January 7, 2003
Governor: New York should preserve existing tax cuts, enact new incentives, and restrain spending in 'long-term' approach to fiscal challenges
Facing a potential budget deficit of $2 billion this year and one several times larger next year, New York State faces a choice between jobs and taxes-and must choose jobs, Governor George Pataki said today in his State of the State message.
In his annual address to the state Legislature, the Governor said he will propose a state budget that would reduce state spending in every area but public security, preserve already enacted cuts, and enact new tax incentives to encourage high-tech job creation.
"We can again turn crisis into comeback if we heed the lessons we have learned over the last eight years," the Governor said. "Let's make sure that what we say at home is what we do in Albany. Let's not say we are going to fight to create jobs and then come to Albany and vote to raise job-killing taxes."
The Governor was interrupted three times by applause as he outlined his commitment to tax reduction.
Business Council President Daniel B. Walsh hailed the speech. "My heartfelt congratulations on a superb, uplifting State of the State message," Walsh said in a letter to the Governor. "Your vision remains focused on the tremendous future New York has before it - not on the bumps in the road." Walsh added: "We are pleased and gratified that you will go forward with the state's ongoing tax-cut program, and expand it. . . . You know what works, and you know what doesn't work. You will see us through."
The Governor said New York's experience handling similar challenges in the past offers a "road map to renewal."
"In 1995, when New York's economy and finances were still in a state of crisis, we made the right choice. We cut taxes, reduced spending, and led New York's economy to renewal. The result was the creation of hundreds of thousands of new jobs. And that growth allowed us to make record investments in education, health care and the environment."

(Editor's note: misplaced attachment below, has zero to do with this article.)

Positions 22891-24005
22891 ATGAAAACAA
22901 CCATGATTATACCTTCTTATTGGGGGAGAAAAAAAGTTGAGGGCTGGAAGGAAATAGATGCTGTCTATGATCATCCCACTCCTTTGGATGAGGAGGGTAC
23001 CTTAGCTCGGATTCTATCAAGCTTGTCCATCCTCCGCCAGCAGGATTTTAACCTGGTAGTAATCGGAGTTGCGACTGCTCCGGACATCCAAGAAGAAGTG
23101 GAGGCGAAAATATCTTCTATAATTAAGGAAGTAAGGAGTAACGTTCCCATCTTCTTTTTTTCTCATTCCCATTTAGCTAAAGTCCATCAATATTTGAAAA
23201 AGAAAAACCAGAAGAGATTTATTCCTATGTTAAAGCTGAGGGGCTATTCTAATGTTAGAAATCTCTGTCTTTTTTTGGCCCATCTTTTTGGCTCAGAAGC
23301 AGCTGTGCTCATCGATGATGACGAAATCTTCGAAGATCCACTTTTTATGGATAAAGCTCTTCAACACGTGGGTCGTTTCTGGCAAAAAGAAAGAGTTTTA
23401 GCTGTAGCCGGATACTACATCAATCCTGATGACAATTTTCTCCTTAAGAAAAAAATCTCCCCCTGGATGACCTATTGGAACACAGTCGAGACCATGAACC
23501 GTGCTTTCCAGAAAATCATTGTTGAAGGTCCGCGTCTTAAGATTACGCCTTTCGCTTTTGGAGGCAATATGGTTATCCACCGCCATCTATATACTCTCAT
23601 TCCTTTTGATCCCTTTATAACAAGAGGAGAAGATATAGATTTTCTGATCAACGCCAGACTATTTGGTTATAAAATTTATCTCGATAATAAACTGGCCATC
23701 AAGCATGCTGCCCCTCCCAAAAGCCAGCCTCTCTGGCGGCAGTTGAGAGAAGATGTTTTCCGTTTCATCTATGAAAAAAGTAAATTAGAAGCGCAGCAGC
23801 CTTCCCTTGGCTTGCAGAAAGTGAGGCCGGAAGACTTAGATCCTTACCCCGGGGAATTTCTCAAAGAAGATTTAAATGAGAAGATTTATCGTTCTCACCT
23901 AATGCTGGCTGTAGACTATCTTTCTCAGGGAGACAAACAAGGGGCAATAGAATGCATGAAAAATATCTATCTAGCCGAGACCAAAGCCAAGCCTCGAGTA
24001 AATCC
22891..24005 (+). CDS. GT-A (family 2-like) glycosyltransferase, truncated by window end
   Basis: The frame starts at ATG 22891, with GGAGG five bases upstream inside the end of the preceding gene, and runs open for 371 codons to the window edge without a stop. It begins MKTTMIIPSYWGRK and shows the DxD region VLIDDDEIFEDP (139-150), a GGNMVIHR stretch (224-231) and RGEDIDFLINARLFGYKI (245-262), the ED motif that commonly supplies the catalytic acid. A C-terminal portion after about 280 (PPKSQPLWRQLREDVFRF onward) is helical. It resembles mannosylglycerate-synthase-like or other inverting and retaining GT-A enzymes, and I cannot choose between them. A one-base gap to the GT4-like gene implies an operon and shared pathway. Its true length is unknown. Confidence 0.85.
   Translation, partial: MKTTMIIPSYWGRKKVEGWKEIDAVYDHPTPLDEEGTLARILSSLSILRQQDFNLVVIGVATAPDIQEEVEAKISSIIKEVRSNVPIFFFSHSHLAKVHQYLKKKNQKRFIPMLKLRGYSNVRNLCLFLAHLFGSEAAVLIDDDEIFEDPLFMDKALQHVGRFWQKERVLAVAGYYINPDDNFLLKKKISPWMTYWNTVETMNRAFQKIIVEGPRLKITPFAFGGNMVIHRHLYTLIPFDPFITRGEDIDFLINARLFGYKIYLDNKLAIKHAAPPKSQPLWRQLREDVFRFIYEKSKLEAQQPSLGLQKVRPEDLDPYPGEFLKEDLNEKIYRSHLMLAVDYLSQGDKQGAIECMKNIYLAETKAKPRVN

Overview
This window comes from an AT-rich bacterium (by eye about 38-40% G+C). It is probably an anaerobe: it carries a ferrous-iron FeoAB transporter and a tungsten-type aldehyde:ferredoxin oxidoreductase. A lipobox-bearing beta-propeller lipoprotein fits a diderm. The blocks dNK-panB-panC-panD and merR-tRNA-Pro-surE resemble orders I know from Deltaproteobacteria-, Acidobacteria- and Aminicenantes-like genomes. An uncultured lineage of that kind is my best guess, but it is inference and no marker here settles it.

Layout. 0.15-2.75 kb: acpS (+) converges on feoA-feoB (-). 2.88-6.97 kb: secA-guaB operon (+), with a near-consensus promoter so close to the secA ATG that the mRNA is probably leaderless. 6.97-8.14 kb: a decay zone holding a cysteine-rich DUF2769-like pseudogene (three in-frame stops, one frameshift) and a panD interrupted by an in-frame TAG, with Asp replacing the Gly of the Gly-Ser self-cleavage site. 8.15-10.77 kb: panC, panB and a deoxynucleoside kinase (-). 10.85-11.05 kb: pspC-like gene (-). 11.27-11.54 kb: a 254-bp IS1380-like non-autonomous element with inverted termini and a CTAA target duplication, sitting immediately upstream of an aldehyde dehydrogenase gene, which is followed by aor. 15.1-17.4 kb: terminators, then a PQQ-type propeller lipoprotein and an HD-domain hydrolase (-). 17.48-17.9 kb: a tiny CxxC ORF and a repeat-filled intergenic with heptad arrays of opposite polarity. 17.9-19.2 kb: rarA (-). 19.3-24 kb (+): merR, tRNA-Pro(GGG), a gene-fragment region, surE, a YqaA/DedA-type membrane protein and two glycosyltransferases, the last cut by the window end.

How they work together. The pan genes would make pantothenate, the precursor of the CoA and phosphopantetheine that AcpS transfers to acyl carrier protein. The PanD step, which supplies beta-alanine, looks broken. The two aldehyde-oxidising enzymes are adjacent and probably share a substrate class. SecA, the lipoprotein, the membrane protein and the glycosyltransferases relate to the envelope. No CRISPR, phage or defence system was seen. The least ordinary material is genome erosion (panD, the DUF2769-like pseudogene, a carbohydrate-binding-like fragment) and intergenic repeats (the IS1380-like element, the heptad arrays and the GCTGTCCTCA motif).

The Governor emphasized the importance of looking beyond the short-term fiscal challenge to the longer-term economic implications of how the state responds.
"As other states adopt massive tax increases in response to their fiscal crises, we must look beyond the short term to the future we want for ourselves and our children," the Governor said. "It's not just about getting through this budget session or even the next. It's about believing in our pro-growth agenda and in the people of New York who make it work."
The Governor also called for "strengthening and renewing" the Health Care Reform Act of 2000 (HCRA), adopting California's standards for auto emissions, and a commitment to having at least 25 percent of all energy electricity bought in New York State come from renewable energy resources.